# Evaluate $\sum_{n=1}^\infty \frac{(-1)^{n+1}n^2}{n^4+1}$

Evaluate $$\sum_{n=1}^\infty \frac{(-1)^{n+1}n^2}{n^4+1}$$

Does anyone have any smart ideas how to evaluate such a sum? I know one solution with complex numbers and complex analysis but I'm looking for some more smart or sophisticated methods.

• If you are looking for a real analysis solution, then why are the tags complex-analysis and complex-numbers appropriate? – Mark Viola May 14 '18 at 16:37
• not necessarily for a real analysis! I haven’t said that. But maybe there is a nice solution in complex analysis but not that I already know – Karagum May 14 '18 at 16:38
• Well, what one do you already know? – Mark Viola May 14 '18 at 16:39
• Let $f(z)=\frac{z^2}{(n^4+1) \sin( \pi z)}$. We found poles, residuums of $f(z)$ and use Cauchy's residue formula – Karagum May 14 '18 at 16:42
• Yes indeed, sorry, it should be $z^4+1$, not $n^4+1$ – Karagum May 14 '18 at 16:51

I would not say that it is elegant, but:

The form $n^4+1$ in the denominator suggests that one should be able to get this series by expanding a combination of a hyperbolic and trigonometric function in a Fourier series.

Indeed, after some trial and error, the following function seems to work:

$$\begin{gathered} \left(\cos \left(\frac{\pi }{\sqrt{2}}\right) \sinh \left(\frac{\pi }{\sqrt{2}}\right)-\sin \left(\frac{\pi }{\sqrt{2}}\right) \cosh \left(\frac{\pi }{\sqrt{2}}\right)\right)\cos \left(\frac{x}{\sqrt{2}}\right) \cosh \left(\frac{x}{\sqrt{2}}\right) \\ + \left(\cos \left(\frac{\pi }{\sqrt{2}}\right) \sinh \left(\frac{\pi }{\sqrt{2}}\right)+\sin \left(\frac{\pi }{\sqrt{2}}\right) \cosh \left(\frac{\pi }{\sqrt{2}}\right)\right)\sin \left(\frac{x}{\sqrt{2}}\right) \sinh \left(\frac{x}{\sqrt{2}}\right) \end{gathered}$$

It is even, and its cosine coefficients are $$\frac{\sqrt{2}\bigl(\cos(\sqrt{2}\pi)-\cosh(\sqrt{2}\pi)\bigr)(-1)^{n+1} n^2}{\pi(1+n^4)},\quad n\geq 1.$$ (The zero:th coefficient is also zero). Evaluating at $x=0$ (the series converges pointwise there) gives $$\sum_{n=1}^{+\infty}\frac{(-1)^{n+1}n^2}{1+n^4}= \frac{\pi\left(\sin \left(\frac{\pi }{\sqrt{2}}\right) \cosh \left(\frac{\pi }{\sqrt{2}}\right)-\cos \left(\frac{\pi }{\sqrt{2}}\right) \sinh \left(\frac{\pi }{\sqrt{2}}\right)\right)}{\sqrt{2}\bigl(\cosh(\sqrt{2}\pi)-\cos(\sqrt{2}\pi)\bigr)}\approx 0.336.$$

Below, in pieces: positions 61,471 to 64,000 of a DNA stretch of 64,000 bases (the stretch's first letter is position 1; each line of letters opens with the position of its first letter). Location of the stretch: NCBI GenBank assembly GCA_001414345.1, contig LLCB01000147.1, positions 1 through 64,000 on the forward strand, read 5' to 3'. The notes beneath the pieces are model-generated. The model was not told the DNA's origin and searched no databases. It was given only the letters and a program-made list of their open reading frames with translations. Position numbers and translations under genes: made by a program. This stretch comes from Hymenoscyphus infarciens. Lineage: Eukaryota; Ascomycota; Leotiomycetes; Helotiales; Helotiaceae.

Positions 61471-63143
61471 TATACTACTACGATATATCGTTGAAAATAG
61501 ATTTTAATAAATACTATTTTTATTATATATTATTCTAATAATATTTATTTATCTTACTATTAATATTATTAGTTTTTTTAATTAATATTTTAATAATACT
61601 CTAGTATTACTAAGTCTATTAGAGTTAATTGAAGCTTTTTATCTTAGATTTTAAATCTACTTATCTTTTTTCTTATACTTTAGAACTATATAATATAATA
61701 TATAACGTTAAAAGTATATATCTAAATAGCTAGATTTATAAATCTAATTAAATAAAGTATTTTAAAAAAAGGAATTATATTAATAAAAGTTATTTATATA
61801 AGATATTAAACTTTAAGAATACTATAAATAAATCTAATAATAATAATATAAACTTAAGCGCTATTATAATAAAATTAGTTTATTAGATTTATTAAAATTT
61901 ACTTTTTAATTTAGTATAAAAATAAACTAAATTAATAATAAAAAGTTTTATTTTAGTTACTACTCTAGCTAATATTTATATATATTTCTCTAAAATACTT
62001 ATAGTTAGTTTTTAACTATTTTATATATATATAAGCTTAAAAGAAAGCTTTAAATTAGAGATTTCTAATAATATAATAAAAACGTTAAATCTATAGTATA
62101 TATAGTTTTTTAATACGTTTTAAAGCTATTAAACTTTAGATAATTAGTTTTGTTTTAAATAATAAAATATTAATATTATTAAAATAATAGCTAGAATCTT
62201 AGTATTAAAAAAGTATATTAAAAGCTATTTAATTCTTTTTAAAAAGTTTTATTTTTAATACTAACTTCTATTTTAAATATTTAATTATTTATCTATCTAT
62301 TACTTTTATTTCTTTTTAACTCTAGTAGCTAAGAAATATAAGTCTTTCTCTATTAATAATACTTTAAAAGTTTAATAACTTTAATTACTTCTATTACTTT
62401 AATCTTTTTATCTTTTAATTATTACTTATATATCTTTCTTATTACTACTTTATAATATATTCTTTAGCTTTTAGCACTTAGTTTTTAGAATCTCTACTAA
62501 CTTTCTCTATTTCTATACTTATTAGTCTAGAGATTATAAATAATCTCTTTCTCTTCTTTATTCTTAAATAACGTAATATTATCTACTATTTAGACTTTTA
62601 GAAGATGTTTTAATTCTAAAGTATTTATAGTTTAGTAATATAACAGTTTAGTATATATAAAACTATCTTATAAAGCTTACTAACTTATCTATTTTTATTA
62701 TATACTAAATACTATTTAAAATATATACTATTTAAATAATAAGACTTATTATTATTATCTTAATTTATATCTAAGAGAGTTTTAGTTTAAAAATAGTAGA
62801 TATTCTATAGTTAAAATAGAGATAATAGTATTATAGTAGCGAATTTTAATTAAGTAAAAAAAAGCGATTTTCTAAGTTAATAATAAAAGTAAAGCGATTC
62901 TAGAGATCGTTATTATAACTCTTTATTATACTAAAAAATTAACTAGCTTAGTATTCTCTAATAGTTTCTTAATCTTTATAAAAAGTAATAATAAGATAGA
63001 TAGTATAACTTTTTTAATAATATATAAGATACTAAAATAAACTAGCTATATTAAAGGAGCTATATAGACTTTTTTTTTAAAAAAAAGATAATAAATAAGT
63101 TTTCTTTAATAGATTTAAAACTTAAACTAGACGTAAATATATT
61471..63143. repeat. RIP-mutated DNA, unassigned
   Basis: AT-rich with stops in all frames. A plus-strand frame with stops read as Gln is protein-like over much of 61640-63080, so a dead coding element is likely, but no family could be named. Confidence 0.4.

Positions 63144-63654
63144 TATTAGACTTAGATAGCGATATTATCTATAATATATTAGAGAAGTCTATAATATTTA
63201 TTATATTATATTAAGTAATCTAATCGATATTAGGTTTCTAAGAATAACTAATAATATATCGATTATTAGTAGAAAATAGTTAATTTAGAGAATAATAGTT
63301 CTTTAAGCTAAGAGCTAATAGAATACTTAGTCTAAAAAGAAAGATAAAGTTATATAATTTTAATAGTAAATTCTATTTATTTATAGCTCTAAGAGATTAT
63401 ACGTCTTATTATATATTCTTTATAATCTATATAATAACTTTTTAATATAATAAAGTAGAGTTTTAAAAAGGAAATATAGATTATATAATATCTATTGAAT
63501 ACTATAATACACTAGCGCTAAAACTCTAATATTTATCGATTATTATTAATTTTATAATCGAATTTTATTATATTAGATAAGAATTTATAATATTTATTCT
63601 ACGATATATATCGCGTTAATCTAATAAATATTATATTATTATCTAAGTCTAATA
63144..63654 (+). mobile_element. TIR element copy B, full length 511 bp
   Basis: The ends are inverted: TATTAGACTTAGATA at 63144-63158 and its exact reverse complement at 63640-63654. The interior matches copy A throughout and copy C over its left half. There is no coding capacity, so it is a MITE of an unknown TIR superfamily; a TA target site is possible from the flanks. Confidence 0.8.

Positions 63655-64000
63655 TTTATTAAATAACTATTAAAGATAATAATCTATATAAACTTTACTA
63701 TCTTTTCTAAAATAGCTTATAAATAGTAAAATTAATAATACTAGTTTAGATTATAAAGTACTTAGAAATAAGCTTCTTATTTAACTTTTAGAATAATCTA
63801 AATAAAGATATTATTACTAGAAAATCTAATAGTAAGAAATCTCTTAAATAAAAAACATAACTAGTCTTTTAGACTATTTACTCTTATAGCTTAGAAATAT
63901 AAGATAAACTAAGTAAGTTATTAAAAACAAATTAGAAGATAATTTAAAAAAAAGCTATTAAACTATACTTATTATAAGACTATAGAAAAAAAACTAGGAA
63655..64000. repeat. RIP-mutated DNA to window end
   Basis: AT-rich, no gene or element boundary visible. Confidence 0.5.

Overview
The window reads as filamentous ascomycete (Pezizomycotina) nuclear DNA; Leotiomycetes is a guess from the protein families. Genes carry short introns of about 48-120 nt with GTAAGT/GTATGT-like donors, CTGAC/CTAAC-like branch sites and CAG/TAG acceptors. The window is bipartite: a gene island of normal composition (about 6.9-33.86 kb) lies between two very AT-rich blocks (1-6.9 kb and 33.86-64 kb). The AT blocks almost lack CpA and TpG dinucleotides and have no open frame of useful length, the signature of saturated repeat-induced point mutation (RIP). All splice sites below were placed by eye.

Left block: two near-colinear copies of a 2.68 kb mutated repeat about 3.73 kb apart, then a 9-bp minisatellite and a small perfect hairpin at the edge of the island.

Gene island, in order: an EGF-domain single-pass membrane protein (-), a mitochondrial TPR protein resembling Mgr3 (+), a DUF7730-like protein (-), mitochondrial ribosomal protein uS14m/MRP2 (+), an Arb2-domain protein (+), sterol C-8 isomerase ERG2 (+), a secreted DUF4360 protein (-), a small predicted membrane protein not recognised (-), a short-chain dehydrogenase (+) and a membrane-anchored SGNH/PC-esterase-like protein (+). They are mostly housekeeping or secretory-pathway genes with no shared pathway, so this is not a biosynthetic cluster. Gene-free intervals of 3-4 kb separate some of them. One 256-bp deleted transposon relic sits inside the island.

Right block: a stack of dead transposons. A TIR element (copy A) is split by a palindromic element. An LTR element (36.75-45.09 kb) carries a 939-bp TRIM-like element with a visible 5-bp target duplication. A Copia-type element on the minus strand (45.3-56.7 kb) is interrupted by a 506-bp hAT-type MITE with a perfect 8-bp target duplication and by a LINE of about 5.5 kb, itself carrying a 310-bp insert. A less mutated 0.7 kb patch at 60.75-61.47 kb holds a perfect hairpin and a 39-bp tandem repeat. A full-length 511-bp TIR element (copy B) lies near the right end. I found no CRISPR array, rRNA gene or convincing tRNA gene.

• That seems like quite a bit of trial and error and a bit contrived in a way. But if does give the correct result so (+1) – Mark Viola May 14 '18 at 18:08
• @MarkViola Well, it was not so difficult, just make the correct ansatz and find the appropriate constants. But I agree it is not really elegant, smart or sophisticated. Thanks for the upvote. – mickep May 14 '18 at 18:19
• @mickep Could you please give more explanations and steps of this? It seems interesting but I cannot undestand any single step etc – Karagum May 14 '18 at 19:57
• Honestly, when you say that you don't understand a single step I have no clue where to start. – mickep May 14 '18 at 20:09
• If you just want formulas you could for example look in Table of integrals, series, and products by Gradshteyn and Ryzhik. If you want to understand the theory of Fourier series, then I recommend the book Fourier analysis and its applications by Folland. – mickep May 15 '18 at 17:27

Partial elements methods should works but are boring.

Let's try smthg else : having $n^4$ and $n$ of the same parity

$$(-1)^{n^4}=(-1)^n$$ so $$u_n= \int_0^1 n^2(-t)^{n^4}$$

So you can begin to have fun with it (I'm searching as I'm writting )